1985: Vote for the campus extension

When the number of students exceeded 2000 for the first time in the winter semester 1981/82, the demand for more teaching and learning space at HSG, which was designed to accommodate only 900 students, became increasingly obvious. What was needed were a large lecture theatre, seminar rooms, space for the IT department, and a bigger library, which at that point was bursting at the seams. The prospective of having to admit large numbers of Baby Boomers, who were soon to complete the secondary school, exacerbated this situation, making an expansion of the campus absolutely necessary.

After the approval of the project loan by the Senate in 1980, task force groups were set up and set to work by HSG and the canton. The groups worked fast, and a call for tenders was published in the following year.

In June 1982, the tender was won by Bruno Gerosa, whose architectural proposal not only solved the space problems with a new library building, a large lecture theatre, seminar and computer rooms but also blended in very well with the surrounding residential area and the existing campus.

Press conference on the campus extension on 12 November 1984: President Alois Riklin, Cantonal Councillor (Head of the Department of Education) Ernst Rüesch, Cantonal Councillor (Head of the Department of Construction) Prof. Dr. Willi Geiger and Cantonal Master Builder Arnold E. Bamert (l. to r.)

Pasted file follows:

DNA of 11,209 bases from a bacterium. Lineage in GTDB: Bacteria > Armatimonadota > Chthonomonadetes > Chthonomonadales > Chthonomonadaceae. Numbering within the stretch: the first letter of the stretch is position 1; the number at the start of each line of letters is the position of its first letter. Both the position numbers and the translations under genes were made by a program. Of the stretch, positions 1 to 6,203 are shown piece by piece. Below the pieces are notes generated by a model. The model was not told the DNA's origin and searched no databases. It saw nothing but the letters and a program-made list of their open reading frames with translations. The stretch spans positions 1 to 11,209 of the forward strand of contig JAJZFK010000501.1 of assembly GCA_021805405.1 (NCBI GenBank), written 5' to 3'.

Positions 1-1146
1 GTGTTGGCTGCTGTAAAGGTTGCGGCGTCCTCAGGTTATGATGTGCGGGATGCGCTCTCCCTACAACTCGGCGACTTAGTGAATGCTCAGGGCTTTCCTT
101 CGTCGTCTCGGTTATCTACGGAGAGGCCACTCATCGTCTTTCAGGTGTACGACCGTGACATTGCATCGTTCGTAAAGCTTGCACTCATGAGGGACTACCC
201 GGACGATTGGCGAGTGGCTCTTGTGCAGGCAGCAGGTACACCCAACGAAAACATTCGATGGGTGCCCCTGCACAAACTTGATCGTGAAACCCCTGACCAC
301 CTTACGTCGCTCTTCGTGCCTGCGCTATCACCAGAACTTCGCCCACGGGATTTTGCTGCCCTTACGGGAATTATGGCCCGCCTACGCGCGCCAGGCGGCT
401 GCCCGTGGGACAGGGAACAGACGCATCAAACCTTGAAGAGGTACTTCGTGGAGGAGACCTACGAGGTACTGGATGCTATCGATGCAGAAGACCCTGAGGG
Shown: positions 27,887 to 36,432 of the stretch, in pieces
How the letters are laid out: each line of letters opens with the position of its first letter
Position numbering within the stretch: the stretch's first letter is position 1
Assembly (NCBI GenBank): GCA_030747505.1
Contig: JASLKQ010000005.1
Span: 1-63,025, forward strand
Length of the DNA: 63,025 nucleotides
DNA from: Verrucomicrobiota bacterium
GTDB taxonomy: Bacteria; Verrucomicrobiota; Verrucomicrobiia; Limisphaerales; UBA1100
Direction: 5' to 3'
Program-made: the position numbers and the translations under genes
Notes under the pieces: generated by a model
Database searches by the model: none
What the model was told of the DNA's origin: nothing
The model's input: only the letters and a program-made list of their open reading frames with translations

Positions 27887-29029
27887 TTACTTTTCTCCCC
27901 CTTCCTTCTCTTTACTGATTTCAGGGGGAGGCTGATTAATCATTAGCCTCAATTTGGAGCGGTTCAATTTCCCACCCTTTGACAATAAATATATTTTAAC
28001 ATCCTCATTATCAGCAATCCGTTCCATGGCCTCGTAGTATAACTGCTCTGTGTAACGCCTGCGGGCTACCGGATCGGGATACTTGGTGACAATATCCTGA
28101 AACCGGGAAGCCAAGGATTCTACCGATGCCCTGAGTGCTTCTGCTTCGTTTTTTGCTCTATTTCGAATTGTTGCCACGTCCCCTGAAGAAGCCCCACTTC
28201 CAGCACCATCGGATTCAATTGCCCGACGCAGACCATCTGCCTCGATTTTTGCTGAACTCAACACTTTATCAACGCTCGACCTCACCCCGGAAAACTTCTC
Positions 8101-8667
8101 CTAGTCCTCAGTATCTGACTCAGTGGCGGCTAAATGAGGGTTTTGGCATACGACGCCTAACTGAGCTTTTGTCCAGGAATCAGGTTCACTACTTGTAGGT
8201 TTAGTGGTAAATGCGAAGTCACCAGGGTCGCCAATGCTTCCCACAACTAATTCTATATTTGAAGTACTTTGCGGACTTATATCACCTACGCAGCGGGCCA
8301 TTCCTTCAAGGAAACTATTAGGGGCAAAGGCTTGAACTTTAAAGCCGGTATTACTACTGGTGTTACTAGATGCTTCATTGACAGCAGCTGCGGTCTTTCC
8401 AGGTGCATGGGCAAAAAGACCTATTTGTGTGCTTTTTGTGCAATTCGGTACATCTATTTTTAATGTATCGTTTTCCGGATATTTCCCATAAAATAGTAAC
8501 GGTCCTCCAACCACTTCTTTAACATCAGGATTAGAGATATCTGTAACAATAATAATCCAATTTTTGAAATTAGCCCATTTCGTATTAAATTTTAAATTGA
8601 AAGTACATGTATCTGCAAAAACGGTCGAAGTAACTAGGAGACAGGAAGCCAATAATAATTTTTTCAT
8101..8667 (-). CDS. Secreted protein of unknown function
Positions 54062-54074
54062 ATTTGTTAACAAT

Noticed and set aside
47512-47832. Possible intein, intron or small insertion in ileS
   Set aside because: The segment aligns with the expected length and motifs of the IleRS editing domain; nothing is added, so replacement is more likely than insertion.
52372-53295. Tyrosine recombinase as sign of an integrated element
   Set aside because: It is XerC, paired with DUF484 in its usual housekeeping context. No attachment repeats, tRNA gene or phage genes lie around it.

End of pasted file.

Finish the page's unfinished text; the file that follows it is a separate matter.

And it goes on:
In 1984 at HSG's Dies academicus, President Alois Riklin made an urgent appeal to the residents of St. Gallen to support the project. The referendum was scheduled for September 1985. Following the event, numerous members of the Higher Education Council and the voting committee carried out a successful public relations campaign for the extension of the HSG campus. An important factor in the positive outcome of the referendum was the complete relief of the city with the Fiscal Equalisation Act of 27 February 1985, which took the financial burden completely off the city of St. Gallen. The city and the canton accepted the bill in September with a vote ratio of 53 percent, which gave the further development of the university a new, solid foundation.